RotorCrypt Ransomware – Delivery

The RotorCrypt ransomware could be delivered to your computer using different ways. Its payload file could be spread with spam email campaigns. With these emails, the file could be attached and made to look as important. The entirety of the email may look legitimate and try to trick you that you need to open the attachment because its full contents cannot be conveyed in the email body. However, if you open that file, your computer becomes infected. The file can be heavily obfuscated and is in most cases an executable.

stf-rotorcrypt-ransomware-rotor-elizabeth7-protonmail-com-likbez77777-gmail-com-virus-total-analysis-exe-detections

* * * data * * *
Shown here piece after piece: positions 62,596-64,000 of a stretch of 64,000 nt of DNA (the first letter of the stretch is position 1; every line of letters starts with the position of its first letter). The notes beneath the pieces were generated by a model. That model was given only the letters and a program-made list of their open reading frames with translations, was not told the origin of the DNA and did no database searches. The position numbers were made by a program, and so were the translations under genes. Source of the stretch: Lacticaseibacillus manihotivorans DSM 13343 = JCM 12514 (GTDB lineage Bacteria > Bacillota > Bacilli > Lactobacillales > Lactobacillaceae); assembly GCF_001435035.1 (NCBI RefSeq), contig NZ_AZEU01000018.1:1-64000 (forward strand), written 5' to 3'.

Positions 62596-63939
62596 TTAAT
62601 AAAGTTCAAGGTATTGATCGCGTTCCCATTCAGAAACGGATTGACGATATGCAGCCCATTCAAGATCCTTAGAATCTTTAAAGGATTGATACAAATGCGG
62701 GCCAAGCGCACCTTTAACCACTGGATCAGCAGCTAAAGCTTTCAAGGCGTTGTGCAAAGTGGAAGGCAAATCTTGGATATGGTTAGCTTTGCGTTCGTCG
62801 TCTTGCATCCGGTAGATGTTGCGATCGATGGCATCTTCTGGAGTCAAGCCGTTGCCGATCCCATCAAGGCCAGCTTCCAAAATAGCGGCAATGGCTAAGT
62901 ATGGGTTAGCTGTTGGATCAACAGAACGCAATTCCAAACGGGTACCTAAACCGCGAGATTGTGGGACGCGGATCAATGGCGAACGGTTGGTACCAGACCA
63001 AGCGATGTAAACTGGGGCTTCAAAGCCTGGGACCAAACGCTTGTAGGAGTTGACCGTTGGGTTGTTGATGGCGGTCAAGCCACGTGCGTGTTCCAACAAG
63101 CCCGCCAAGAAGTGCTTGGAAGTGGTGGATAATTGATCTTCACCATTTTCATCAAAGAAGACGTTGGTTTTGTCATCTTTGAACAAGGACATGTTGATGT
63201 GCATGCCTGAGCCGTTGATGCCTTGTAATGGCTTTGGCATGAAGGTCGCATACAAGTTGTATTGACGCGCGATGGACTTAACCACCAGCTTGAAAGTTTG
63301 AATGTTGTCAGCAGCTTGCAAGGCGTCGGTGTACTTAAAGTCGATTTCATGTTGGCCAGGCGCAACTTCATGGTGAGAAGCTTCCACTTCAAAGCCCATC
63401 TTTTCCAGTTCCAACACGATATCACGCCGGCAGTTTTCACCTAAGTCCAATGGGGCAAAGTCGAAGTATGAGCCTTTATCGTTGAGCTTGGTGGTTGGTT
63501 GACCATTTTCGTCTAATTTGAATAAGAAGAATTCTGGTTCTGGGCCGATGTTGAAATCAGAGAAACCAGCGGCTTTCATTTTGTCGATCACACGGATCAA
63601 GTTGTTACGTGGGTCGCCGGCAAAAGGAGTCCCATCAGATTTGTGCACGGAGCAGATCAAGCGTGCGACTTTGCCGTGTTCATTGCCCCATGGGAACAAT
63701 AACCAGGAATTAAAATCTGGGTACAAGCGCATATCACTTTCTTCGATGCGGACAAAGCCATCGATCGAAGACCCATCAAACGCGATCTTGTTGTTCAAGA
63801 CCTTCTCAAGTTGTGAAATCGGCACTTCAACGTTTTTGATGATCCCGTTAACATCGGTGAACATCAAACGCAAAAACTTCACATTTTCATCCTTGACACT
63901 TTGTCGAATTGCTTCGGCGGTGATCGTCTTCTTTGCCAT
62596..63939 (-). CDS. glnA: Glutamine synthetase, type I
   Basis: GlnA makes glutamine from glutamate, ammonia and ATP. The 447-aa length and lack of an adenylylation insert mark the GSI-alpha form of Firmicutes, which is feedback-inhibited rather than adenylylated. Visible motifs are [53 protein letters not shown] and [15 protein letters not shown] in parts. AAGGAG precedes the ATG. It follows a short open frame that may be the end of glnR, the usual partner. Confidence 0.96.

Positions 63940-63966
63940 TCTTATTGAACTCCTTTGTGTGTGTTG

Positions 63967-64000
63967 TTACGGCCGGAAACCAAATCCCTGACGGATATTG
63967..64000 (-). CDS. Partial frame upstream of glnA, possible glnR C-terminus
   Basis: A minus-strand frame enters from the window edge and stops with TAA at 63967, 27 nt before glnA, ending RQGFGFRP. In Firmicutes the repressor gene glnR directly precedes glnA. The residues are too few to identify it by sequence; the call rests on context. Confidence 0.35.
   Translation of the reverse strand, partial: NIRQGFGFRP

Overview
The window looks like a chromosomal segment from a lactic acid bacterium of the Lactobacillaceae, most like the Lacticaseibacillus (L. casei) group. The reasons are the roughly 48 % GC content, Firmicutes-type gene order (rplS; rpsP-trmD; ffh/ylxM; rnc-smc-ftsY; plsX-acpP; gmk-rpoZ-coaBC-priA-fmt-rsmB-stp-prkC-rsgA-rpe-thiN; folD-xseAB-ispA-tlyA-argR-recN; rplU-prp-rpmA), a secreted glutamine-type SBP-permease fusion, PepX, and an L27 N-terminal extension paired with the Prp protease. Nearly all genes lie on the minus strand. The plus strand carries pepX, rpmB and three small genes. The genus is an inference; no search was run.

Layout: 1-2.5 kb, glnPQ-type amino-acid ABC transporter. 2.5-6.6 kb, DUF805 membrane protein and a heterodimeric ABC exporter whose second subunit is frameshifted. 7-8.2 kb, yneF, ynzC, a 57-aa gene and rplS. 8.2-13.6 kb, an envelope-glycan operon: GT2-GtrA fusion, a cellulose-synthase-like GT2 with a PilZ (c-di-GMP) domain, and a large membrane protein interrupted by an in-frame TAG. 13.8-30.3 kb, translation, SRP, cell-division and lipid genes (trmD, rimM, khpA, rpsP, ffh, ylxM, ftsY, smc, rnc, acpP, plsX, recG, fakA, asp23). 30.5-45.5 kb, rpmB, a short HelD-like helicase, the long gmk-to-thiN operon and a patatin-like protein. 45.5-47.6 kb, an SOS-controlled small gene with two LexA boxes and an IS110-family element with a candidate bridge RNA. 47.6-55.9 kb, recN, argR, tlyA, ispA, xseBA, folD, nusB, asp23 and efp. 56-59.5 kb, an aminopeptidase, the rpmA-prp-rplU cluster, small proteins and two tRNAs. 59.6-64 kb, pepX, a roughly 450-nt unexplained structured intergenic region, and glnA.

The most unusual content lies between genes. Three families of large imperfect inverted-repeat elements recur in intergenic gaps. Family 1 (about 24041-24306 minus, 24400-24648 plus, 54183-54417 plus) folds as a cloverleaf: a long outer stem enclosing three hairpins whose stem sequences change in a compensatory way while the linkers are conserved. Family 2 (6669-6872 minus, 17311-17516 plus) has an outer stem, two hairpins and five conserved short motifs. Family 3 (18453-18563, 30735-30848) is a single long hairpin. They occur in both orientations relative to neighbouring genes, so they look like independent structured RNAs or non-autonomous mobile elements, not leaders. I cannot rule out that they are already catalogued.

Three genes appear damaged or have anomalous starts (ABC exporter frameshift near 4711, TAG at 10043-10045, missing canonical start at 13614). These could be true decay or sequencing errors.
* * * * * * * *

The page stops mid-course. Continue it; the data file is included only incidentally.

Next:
From the analysis report shown above, you can view that on the VirusTotal site, the file is named Trojan-Ransom.Win32.Rotor.b as some of the detections. The developers of this ransomware could be delivering the file with targeted attacks or through sharing services and social media. Do not be opening executables from suspicious emails, especially if they are of unknown origins. Scan these files with a security tool and check their signatures and size, beforehand. You should take a look at the ransomware prevention tips in our forum topic.

RotorCrypt Ransomware – Description

RotorCrypt ransomware is discovered to be a new variant of the Rotor Virus (cocoslim98). Now, it uses new executables to spread its malicious files. You can view in the Payload Security platform, the detection of one such executable file is called GWWABPFL.exe:

stf-rotorcrypt-ransomware-rotor-elizabeth7-protonmail-com-likbez77777-gmail-com-virus-payload-security-report